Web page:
Sat Apr 24, 2010 2:51 pm
Sat Apr 24, 2010 3:38 pm
Thu May 06, 2010 9:16 pm
The former Six Flags Kentucky Kingdom will stay closed this summer. But it could re-open with a new operator next year. The man in charge of finding a new operator says he and others are already looking ahead to 2010.
In its prime, more than a million visitors a year walked through Kentucky Kingdom's gates to enjoy thrill rides and the water park. Last year, attendance was about half that, according to state fair board president and CEO Harold Workman. This year, the state fair board landlords will keep the park locked up. "As bad as we would have loved to see it turned around immediately, it just is too big and too massive and too complicated," Workman said, after speaking with metro council members Thursday.
One member asked if the fair board could reopen a portion of Kentucky Kingdom this summer. "I was just hoping they could at least just open the water park and as we heard today, that was all part of the package, and we can't separate that out," said Vickie Aubrey Welch, D-District 13.
Workman told metro council members as many as six operators are interested in running the park. He hopes to narrow them to two by later this summer -- and negotiate a long-term lease. "We do anticipate it will be open in '11 under some scenario." Workman said any new operator would want to spend millions to spruce up the place, from new rides and attractions to a fresh coat of paint. "Not that they want to spend millions of dollars ... they're going to have to."
"You have to bring in something new and exciting every year," Workman said. That's a challenge that became harder for Six Flags, which operated Kentucky Kingdom for most of last year in the midst of bankruptcy. It closed the park suddenly in February and emerged from bankruptcy on Monday.
As for any new operator, Workman says taxpayers may be asked to help -- through tax incentives or bonds that are essentially long-term loans. Lawsuits over who owns the rides on the property and other residual issues will keep all of the park closed until next year.
No Kentucky Kingdom this year also brings the loss of about a thousand jobs.
Harold Workman would not say if any of the interested parties are local.
Fri May 07, 2010 12:59 pm
According to this report, there is really no chance of Kentucky Kingdom opening in any way for the 2010 season, but they are very hopeful that something can be worked out with a new operator in time for the 2011 season. Now they don’t mention it in the article, but if you watch the video, the last minute of it talks about how the Fairgrounds is now asking for either money from Six Flags to be reimbursed for the loss of Chang or to have Chang brought back to the park. Since they were the ones to give Six Flags full permission to remove the ride in the first place… and in addition to the fact that Chang was placed entirely on property that Six Flags owned in full… and not on Fairgrounds property, I don’t think they’ve got a snowball’s chance in hell of getting Chang back.
Sun May 16, 2010 7:26 pm
Tue May 25, 2010 4:34 pm
Fair board to consider new amusement park operator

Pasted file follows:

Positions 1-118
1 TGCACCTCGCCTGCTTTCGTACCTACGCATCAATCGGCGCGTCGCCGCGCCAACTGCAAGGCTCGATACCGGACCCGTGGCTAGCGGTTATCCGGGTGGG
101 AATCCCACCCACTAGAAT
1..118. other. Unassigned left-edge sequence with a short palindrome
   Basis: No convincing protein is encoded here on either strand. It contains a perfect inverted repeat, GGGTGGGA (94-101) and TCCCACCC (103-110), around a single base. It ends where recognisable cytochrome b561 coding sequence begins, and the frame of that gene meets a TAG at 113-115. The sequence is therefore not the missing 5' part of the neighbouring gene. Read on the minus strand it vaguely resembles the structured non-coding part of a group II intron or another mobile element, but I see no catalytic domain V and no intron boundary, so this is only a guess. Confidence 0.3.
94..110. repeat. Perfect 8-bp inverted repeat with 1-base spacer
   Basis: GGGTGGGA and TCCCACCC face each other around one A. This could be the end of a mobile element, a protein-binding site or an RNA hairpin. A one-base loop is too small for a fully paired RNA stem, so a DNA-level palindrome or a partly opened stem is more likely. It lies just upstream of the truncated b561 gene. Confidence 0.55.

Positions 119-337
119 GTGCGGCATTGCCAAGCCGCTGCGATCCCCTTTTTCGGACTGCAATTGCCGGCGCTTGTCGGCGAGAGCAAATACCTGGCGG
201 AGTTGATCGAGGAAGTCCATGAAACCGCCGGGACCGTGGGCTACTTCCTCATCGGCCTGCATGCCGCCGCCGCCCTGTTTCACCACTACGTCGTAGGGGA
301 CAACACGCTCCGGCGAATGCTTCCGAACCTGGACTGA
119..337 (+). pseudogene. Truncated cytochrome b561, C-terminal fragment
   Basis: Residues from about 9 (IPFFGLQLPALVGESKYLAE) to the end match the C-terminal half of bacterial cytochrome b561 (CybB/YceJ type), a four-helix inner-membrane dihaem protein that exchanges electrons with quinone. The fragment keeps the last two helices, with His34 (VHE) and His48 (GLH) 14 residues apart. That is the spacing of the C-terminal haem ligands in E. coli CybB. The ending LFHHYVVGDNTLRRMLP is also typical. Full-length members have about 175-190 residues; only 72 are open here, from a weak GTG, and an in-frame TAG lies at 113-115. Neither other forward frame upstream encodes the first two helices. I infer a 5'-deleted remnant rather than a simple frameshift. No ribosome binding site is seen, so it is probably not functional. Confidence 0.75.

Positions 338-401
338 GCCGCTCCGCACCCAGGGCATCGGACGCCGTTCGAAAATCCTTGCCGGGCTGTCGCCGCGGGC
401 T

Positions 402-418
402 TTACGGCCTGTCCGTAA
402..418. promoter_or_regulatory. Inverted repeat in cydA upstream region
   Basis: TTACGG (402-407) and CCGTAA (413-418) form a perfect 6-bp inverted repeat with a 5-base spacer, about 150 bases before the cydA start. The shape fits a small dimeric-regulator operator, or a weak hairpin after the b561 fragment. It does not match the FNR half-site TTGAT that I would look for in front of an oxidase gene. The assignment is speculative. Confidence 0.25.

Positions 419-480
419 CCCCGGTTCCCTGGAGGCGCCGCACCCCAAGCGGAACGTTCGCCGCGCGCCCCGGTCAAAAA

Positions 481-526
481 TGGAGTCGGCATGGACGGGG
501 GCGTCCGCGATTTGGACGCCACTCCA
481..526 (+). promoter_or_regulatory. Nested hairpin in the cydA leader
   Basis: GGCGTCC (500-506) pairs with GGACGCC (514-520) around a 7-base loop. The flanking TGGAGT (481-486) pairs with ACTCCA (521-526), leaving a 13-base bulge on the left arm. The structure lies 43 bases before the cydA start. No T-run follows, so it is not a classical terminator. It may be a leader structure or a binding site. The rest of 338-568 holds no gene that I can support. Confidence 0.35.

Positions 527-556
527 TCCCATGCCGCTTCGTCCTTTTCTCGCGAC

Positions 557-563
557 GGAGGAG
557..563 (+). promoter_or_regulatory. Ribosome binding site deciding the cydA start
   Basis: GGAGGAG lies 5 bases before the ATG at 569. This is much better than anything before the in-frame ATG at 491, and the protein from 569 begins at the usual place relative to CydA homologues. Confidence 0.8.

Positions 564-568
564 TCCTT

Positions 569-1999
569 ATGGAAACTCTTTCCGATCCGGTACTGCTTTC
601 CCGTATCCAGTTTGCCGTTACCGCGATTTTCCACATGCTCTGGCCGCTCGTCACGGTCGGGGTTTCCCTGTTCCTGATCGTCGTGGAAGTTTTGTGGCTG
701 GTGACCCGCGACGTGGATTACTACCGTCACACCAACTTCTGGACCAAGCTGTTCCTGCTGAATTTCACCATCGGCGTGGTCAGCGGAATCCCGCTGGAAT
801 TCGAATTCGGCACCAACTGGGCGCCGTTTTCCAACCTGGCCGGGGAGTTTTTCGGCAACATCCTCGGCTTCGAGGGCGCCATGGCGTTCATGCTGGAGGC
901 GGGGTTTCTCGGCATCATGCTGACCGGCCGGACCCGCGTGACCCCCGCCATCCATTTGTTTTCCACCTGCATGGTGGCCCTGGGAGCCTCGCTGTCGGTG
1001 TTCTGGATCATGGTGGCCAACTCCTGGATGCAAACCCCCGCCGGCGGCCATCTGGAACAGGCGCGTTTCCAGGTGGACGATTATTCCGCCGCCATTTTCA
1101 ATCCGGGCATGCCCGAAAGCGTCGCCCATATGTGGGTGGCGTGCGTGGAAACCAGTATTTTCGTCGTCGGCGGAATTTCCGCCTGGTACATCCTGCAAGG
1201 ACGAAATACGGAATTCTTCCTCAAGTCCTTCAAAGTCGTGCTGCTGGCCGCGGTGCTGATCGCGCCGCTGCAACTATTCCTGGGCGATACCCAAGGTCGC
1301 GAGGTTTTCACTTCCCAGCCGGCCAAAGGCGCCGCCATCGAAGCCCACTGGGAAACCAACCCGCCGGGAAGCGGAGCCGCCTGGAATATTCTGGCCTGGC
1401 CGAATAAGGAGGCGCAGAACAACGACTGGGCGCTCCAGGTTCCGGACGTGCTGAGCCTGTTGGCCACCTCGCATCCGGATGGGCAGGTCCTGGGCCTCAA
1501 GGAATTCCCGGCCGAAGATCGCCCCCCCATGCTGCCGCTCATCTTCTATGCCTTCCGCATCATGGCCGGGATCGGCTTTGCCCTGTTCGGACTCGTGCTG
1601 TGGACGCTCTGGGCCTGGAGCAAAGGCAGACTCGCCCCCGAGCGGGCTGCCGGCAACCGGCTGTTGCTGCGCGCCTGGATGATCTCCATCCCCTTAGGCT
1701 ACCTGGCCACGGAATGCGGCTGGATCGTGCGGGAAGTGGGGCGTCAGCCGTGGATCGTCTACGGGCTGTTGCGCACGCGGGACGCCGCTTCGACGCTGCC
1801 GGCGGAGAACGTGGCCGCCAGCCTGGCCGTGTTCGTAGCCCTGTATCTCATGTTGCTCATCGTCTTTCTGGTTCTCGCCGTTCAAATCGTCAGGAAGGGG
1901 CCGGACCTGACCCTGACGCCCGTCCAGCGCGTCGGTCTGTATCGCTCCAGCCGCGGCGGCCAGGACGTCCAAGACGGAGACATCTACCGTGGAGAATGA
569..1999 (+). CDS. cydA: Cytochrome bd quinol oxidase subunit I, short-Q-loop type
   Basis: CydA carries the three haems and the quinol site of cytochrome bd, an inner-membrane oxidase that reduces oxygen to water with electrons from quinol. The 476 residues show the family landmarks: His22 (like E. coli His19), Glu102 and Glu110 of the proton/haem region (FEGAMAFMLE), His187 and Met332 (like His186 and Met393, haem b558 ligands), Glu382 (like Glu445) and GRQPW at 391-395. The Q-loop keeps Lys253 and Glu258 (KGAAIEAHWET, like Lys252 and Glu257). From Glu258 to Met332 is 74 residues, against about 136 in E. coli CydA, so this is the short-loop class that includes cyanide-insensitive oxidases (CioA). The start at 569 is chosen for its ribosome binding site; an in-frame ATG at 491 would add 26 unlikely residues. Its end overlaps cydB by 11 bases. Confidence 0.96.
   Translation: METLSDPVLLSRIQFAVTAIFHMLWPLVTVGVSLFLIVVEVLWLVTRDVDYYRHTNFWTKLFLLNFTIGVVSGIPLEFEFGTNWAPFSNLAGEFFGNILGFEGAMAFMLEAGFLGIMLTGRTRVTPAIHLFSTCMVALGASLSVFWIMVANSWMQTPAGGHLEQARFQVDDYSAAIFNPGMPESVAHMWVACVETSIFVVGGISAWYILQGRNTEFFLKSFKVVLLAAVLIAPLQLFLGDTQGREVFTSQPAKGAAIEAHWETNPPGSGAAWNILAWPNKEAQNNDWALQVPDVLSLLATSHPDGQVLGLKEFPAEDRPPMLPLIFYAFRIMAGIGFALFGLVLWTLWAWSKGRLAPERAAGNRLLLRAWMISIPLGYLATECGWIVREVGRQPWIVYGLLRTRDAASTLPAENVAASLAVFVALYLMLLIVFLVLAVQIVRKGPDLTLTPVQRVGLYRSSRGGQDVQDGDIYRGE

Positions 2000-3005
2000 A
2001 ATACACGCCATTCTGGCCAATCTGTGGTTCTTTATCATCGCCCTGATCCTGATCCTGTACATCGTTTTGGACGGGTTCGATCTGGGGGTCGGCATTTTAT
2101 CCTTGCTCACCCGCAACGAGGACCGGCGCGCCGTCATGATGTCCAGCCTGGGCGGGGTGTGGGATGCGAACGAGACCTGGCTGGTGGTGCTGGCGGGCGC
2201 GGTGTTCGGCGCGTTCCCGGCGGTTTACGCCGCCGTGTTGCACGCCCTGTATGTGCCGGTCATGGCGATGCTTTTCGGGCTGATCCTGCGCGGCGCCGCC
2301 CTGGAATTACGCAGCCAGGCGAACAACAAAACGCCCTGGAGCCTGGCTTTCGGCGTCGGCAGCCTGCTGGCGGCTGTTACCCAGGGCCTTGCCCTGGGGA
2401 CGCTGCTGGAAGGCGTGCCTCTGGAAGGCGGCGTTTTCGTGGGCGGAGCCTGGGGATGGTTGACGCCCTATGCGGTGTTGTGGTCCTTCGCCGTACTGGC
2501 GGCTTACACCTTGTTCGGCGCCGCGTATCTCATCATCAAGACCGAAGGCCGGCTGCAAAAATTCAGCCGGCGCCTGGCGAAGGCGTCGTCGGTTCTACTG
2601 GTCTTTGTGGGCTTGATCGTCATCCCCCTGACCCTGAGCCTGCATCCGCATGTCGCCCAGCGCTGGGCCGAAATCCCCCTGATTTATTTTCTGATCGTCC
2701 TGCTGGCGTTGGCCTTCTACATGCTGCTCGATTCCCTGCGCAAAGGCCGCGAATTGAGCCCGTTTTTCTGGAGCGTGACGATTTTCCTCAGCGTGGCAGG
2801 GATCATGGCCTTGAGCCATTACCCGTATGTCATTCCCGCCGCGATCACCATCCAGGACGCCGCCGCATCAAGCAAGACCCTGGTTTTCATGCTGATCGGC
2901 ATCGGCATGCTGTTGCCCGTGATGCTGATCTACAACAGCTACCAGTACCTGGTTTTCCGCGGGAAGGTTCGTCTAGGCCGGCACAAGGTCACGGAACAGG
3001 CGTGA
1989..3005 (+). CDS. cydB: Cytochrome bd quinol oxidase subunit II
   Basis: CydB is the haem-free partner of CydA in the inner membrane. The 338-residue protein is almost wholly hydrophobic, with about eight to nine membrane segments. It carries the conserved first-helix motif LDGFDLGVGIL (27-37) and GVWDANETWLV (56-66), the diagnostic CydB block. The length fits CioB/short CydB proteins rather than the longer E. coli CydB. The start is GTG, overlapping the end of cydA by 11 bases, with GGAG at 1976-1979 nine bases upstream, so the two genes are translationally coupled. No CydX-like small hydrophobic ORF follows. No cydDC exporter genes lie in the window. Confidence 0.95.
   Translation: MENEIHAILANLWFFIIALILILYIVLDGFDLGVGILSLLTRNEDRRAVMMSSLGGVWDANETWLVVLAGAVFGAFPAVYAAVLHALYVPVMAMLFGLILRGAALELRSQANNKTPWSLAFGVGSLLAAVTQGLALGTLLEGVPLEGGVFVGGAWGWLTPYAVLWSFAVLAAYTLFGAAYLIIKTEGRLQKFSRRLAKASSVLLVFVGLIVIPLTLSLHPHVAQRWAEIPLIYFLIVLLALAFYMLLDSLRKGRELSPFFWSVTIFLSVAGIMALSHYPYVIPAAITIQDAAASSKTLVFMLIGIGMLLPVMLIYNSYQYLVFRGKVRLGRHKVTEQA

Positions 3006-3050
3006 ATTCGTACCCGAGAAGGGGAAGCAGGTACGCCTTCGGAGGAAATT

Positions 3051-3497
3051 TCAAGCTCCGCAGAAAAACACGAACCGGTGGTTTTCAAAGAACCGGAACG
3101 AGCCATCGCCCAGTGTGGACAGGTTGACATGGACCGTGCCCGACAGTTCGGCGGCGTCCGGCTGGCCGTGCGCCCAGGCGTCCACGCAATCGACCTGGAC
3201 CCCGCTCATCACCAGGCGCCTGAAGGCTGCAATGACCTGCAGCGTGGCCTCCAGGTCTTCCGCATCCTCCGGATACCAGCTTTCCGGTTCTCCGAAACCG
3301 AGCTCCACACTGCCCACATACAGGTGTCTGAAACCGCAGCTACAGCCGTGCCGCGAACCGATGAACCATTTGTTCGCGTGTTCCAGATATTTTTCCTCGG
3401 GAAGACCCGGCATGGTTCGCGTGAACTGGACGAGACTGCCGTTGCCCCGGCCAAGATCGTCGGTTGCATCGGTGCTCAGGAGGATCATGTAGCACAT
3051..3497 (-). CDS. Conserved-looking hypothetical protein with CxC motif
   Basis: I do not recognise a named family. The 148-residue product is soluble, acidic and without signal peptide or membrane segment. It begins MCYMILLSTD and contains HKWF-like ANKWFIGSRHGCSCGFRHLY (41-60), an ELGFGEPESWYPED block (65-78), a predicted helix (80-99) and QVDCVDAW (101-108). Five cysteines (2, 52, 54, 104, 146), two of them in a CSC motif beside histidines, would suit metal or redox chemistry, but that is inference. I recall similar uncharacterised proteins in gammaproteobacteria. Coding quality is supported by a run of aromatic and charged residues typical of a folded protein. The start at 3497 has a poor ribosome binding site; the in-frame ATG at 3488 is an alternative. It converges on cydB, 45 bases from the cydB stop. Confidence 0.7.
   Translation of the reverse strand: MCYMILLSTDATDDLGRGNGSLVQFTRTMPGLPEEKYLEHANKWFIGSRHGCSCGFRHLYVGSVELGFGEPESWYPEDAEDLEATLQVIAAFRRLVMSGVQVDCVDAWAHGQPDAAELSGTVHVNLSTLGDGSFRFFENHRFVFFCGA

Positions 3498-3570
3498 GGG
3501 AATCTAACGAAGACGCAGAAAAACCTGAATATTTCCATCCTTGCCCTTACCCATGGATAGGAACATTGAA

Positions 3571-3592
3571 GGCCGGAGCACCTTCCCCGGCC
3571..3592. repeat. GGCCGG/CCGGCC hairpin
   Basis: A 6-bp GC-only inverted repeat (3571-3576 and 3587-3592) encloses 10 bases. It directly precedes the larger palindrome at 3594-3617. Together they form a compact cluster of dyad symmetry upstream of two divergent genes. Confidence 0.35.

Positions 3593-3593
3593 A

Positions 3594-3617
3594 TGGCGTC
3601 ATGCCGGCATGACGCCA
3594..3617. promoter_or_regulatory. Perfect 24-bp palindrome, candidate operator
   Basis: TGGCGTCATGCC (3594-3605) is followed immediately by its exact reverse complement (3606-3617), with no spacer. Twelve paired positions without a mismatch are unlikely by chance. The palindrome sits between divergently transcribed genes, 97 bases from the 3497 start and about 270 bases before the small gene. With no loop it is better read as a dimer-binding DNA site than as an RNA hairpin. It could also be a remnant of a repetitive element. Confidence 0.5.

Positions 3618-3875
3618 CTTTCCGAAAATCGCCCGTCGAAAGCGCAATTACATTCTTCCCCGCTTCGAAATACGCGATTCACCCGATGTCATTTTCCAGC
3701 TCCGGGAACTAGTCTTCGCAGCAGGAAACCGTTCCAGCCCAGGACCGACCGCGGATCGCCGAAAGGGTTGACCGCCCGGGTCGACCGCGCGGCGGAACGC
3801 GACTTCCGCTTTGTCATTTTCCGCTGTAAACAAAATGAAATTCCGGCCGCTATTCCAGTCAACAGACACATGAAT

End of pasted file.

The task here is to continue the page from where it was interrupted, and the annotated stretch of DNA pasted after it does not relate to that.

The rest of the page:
BY SHELDON S. SHAFER • SSHAFER@COURIER-JOURNAL.COM • MAY 25, 2010
The Kentucky State Fair Board Thursday will consider selection of a new operator for the closed Kentucky Kingdom amusement park at the Kentucky Exposition Center.
Fair Board president Harold Workman said he will recommend a new operator to the fair board at its monthly meeting. But he ruled out any chance of getting the park reopened this year.
The Six Flags chain, which is in bankruptcy proceedings, shut down the park in early February, after asking the fair board that it be allowed to operate the park rent-free through the term of its lease than ran until 2019.
Workman said Tuesday that six potential park operators inquired about reopening Kentucky Kingdom. He said representatives of three of the companies visited the park and that two of the three recently submitted proposals for reopening the park. He said he is recommending one of them to the fair board.
He declined to name the recommended operator, but he said he wouldn't recommend a company unless it was well experienced in the amusement-park business.
Once the board approves the potential operator, Workman said he will try to negotiate a lease with the company. That negotiation process will probably take at least 60 days, he said.
The bankruptcy court must still make a decision on what will happen to rides on 15 acres of the park still owned by Six Flags. The fair board claims ownership of the rides on 45 acres it had been leasing to Six Flags.
Workman said Tuesday that it would be difficult, but perhaps not impossible, to reopen only the 45-acre portion of the park that the fair board owns. He said he believes, however, that Six Flags would be a willing sell its 15 acres, if a deal could be struck with either the fair board or a new operator. A few rides span both the Six Flags and fair board property.
Workman said any company that wants to take over the park probably will invest a substantial sum in upgrading the offerings.
The lease called for Six Flags to pay $1.185 million in rent this year to the fair board. In addition, the fair board was in line to receive about $450,000 from parking fees paid by amusement park visitors. Six Flags got none of the parking revenue.
Louisville city officials and officials of the Louisville Convention & Visitors Bureau say they desperately want the park reopened. In addition to being a boost for tourism, the park provided about 1,000 summer jobs.
Reporter Sheldon S. Shafer can be reached at (502) 582-7089.
Wed May 26, 2010 7:30 pm
Wed May 26, 2010 8:52 pm
Wed May 26, 2010 10:03 pm
Thu May 27, 2010 2:48 am